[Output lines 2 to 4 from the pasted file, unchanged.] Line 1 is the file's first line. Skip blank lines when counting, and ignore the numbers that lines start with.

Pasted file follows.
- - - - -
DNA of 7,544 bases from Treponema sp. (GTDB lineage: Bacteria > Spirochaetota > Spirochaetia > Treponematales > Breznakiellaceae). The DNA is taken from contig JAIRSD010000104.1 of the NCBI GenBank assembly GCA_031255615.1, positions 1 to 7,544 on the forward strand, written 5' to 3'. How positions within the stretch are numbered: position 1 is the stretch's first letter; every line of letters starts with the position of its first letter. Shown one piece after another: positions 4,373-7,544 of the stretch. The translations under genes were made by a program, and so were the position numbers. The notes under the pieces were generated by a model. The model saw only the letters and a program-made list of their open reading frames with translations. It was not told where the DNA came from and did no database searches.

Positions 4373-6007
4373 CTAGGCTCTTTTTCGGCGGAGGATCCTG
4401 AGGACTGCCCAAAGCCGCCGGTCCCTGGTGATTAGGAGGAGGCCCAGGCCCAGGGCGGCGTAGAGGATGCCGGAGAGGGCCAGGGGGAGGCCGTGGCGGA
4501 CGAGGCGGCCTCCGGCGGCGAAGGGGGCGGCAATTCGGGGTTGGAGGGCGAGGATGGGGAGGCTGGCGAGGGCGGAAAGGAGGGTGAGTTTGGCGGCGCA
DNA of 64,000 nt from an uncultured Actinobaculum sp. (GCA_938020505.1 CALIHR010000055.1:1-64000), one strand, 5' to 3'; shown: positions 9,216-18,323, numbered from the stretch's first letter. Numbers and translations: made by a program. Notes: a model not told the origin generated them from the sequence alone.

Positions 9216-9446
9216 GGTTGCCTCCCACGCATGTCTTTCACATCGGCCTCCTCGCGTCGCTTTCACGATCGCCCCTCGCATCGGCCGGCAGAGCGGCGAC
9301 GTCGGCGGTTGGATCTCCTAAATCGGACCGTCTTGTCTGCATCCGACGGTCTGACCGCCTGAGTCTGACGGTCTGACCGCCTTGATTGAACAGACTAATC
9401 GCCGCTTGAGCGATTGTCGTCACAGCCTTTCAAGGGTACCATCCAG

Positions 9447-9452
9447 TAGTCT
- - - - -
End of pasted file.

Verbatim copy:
Positions 4373-6007
4373 CTAGGCTCTTTTTCGGCGGAGGATCCTG
4401 AGGACTGCCCAAAGCCGCCGGTCCCTGGTGATTAGGAGGAGGCCCAGGCCCAGGGCGGCGTAGAGGATGCCGGAGAGGGCCAGGGGGAGGCCGTGGCGGA